Donald Trump ran for president, in part, vowing to break a mold John McCain fell into
Trump's animosity for McCain was clear early in his 2016 presidential campaign
With the tilt of his thumb, Sen. John McCain got the last laugh.
McCain – with a simple, yet dramatic, thumbs down on the Senate floor in the wee hours of Friday morning – signaled to the Senate, his colleagues and the rest of the United States that he was not prepared to go along with the latest Republican plan to repeal and replace Obamacare.
After the vote, the 80-year-old senator, who earlier this month was diagnosed with brain cancer, was seen laughing with Sens. Susan Collins and Lisa Murkowski, the two other Republicans who voted against the health care bill.
Trump fumed at the loss, tweeting that the three Republicans “let the American people down,” linking them to the Democrats who were uniformly against the plan.
But, more than just a vote in the Senate, the moment was the climactic cap of a years long contentious relationship between McCain, a revered Capitol Hill Republican and former presidential candidate whose recent brain cancer diagnosis rocked Democrats and Republicans alike, and Trump, an unexpected president whose 2015 attack on the Arizona senator was one of the first crises in a campaign full of them.
Trump ran for president, in part, on a pledge to break a mold that McCain fell into. The longtime Arizona lawmaker worked his way up in the Republican Party after years in the United States Navy, representing the state in the House and Senate for over 25 years before he ran for president in 2008.
Trump was anathema to that, making a name for himself as a boisterous real estate developer, reality TV star and political donor before he decided to make the presidency his first foray into public office.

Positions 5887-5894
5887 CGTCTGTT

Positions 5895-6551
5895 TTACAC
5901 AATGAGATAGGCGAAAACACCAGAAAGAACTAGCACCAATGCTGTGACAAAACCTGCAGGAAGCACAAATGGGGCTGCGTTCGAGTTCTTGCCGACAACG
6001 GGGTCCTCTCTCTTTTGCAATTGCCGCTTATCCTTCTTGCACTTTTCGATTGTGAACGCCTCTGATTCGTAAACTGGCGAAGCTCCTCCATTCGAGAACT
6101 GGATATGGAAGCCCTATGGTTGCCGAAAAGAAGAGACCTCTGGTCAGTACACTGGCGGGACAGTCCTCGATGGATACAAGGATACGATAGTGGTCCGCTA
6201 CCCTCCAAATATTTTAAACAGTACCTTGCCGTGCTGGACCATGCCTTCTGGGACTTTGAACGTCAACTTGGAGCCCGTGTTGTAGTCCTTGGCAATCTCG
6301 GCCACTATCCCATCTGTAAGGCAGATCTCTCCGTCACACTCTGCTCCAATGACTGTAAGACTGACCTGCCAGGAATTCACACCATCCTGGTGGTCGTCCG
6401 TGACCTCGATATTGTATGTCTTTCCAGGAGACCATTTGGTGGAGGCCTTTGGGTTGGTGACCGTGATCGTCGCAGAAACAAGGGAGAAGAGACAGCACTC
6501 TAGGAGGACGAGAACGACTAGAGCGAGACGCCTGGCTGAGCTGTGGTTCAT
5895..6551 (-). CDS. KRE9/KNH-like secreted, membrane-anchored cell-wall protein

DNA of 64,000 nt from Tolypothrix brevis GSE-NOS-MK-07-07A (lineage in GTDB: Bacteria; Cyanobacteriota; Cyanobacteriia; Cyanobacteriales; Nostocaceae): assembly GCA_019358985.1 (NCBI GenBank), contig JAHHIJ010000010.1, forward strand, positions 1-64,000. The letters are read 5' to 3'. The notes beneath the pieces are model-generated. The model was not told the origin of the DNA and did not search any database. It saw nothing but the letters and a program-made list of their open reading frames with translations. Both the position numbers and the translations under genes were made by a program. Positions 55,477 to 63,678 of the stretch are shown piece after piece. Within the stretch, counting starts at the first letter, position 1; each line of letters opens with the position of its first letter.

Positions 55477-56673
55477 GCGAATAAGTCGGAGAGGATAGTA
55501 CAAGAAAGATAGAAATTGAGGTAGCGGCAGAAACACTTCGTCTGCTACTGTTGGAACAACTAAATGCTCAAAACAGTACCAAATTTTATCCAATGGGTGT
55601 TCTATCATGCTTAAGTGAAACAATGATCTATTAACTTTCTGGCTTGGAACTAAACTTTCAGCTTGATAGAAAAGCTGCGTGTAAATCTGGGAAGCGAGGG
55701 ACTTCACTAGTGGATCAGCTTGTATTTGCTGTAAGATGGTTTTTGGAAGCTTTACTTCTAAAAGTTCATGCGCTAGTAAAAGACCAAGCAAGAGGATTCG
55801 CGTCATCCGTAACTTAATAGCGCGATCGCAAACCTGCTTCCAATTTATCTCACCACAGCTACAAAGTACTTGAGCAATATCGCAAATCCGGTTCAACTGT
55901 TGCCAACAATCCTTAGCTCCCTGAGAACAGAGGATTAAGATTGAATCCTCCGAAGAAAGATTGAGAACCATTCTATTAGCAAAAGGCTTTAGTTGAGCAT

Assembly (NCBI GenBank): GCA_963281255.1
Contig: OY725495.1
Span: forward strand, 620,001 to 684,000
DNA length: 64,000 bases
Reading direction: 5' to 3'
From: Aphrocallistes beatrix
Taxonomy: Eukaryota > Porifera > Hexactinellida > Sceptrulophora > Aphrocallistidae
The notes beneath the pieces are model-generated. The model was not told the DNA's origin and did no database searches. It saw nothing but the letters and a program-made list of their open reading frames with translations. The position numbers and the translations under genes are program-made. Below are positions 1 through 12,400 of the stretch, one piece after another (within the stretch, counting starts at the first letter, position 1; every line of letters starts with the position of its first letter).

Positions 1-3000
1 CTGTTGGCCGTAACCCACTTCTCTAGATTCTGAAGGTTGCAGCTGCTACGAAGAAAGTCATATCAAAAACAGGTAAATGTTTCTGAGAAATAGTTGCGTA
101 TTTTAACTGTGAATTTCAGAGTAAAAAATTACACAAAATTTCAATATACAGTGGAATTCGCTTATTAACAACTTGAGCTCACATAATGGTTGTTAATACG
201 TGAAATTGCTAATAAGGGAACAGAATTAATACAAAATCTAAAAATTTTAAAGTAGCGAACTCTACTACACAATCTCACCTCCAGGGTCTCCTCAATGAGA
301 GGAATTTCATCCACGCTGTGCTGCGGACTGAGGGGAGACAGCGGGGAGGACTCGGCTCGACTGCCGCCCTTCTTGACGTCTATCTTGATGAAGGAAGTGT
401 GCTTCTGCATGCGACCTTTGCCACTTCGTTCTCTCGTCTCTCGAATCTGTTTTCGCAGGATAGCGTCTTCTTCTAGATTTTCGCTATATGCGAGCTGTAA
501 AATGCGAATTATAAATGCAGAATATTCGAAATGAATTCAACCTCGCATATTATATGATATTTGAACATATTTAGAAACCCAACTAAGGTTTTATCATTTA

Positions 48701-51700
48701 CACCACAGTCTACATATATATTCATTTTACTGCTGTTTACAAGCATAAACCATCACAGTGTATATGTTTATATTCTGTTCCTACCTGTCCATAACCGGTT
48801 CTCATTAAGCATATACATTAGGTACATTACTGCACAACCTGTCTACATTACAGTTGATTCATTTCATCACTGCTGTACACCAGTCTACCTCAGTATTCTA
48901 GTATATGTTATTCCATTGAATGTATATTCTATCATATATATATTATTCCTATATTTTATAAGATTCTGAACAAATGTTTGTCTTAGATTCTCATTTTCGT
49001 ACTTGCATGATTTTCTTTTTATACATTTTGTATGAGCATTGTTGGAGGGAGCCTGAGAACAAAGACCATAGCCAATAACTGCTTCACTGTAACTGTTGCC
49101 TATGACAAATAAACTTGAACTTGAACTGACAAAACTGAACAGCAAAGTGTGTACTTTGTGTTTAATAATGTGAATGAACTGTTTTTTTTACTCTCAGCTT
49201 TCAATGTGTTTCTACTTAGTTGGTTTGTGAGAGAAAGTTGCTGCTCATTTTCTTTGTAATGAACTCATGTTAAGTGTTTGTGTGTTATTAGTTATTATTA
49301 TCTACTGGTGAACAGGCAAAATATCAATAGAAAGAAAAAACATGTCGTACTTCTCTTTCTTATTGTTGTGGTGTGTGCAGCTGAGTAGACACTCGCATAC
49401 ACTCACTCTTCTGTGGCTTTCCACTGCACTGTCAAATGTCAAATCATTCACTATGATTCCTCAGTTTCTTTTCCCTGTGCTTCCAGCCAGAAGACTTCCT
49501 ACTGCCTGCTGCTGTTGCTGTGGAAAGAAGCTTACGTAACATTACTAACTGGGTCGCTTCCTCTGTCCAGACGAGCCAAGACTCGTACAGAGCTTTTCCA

The two men, despite representing the same party eight years apart, are diametrically different. And Trump’s animosity for McCain was clear early in his 2016 run.
Sitting before an audience in Iowa in July 2015, Trump argued that McCain, who spent five years as a prisoner of war during the Vietnam War, was not a war hero because he was captured.
“He’s not a war hero,” Trump said. “He was a war hero because he was captured. I like people who weren’t captured.”
The comment – which came after a week of back-and-forth between McCain and Trump, including the Arizona senator telling reporters that Trump was energizing the “crazies” in his party – was an early inflection point in Trump’s campaign. Many Republicans condemned Trump for the comment, including Sean Spicer, who later became the President’s spokesman.
McCain, Spicer said, “is an American hero because he served his country and sacrificed more than most can imagine. Period.”
Trump’s defense of himself over the McCain comment was scattershot. At first, the presidential candidate denied that he ever said McCain wasn’t a war hero. Then seemingly justified the attacks by saying he was “disappointed” that McCain has done “very little for the veterans.”
Something Trump never did: Apologize.